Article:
STATE FARM FIRE & CASUALTY CO., Petitioner, v. The SUPERIOR COURT of Santa Cruz County, Respondent; Lynn C. BOLEK et al., Real Parties in Interest.
Petitioner State Farm Fire & Casualty Co. (State Farm) seeks a writ of mandate pursuant to Code of Civil Procedure section 437c, subdivision (1), to compel the trial court to order entry of summary judgment in its favor based on the one-year period of limitations in the insurance policies which it issued to real parties in interest (collectively “Bolek.”) For reasons we shall state, we hold that summary judgment should have been granted.
State Farm at different times issued three homeowners' policies to Bolek. Each contained this limitations provision: “No action shall be brought unless there has been compliance with the policy provisions and the action is started within one year after the occurrence causing loss or damage.” Insurance Code § 2071 authorizes inclusion of the following limitations provisions in standard form fire insurance policies: “No suit or action on this policy for the recovery of any claim shall be sustainable in any court of law or equity unless all of the requirements of this policy shall have been complied with, and unless commenced within twelve months next after inception of the loss.” In each quotation, emphasis is added and illustrates the pertinent differences in wording between the policy provisions and the statute.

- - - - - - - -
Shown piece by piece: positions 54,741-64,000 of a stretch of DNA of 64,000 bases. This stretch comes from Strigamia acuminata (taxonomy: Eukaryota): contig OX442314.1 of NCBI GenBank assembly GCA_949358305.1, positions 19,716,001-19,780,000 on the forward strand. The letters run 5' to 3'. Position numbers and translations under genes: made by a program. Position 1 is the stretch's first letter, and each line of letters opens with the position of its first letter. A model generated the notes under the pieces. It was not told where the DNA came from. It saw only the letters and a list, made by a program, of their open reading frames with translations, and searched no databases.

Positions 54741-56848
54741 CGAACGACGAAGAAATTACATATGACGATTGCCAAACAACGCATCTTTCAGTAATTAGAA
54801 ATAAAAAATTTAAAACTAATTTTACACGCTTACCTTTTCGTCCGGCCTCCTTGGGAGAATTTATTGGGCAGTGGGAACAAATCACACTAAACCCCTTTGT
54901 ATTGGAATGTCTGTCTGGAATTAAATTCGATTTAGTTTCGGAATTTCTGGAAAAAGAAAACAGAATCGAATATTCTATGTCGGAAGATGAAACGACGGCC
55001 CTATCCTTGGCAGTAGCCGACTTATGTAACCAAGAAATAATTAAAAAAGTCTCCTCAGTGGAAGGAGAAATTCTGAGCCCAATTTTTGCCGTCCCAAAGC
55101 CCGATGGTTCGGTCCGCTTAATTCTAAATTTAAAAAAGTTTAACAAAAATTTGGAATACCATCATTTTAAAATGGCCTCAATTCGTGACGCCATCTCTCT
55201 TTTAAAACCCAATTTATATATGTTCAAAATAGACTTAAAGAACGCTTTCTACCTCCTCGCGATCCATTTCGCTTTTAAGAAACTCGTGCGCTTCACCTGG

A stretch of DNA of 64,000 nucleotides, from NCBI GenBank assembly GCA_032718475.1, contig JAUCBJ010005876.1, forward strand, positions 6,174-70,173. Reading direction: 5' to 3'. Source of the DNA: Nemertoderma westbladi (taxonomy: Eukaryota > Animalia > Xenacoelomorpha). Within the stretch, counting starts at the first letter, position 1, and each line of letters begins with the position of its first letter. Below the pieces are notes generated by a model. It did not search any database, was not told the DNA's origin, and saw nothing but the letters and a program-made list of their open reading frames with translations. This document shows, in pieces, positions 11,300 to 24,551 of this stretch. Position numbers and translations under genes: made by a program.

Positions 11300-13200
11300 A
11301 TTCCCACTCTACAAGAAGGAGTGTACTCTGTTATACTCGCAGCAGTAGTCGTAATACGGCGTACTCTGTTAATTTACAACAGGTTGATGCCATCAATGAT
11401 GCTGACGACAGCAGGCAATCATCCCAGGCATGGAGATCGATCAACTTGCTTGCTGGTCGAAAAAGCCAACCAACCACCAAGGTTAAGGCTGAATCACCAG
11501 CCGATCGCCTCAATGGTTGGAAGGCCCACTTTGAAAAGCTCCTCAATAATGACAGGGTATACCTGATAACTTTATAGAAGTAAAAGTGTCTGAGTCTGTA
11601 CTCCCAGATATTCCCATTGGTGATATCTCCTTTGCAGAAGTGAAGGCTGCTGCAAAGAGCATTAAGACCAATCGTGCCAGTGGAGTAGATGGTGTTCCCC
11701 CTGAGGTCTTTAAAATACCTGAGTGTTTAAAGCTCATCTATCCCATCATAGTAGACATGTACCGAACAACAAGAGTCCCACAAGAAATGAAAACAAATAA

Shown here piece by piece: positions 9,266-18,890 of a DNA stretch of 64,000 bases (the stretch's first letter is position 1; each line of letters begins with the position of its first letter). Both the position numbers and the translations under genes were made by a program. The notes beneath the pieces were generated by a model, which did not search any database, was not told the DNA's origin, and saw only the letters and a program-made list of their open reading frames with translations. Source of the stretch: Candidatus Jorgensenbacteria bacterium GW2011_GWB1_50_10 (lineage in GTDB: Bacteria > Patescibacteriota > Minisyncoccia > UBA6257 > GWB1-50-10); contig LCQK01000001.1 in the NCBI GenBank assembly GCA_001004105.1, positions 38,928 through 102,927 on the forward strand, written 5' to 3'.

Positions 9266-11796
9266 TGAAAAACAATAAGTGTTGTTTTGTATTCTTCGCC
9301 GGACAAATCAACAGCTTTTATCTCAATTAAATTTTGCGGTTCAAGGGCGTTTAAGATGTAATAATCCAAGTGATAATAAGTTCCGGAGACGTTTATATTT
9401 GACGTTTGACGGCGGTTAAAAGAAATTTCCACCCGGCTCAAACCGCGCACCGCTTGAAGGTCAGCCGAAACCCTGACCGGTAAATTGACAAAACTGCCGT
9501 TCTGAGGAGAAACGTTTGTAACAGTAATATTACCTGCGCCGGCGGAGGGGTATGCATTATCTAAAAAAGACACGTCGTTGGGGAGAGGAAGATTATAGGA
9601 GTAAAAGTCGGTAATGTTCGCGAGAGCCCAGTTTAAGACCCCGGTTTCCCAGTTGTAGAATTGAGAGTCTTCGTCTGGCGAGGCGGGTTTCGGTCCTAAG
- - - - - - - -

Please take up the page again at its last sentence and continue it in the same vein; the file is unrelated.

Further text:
Denying summary judgment, the trial court stated that State Farm's limitations provision was broader than authorized by the statute and therefore void. The court said in its letter ruling that the policy language applied the policy's statute of limitations to all actions, whether or not brought on the policy, because of the language quoted above saying that “No action shall be brought” unless it is timely within the policy provisions. The court found that such a broad statute of limitations violated the statute (Ins.Code § 2071) which only authorized the policy statute of limitations to bar actions on the policy.
The undisputed facts developed on the summary judgment motion are as follows: the Boleks purchased their house in October, 1980. They first noticed cracking and settling of the house in the fall and winter of 1982. When they bought the home they purchased a homeowners' policy from State Farm. In May of 1983 they also purchased earthquake insurance from another insurer.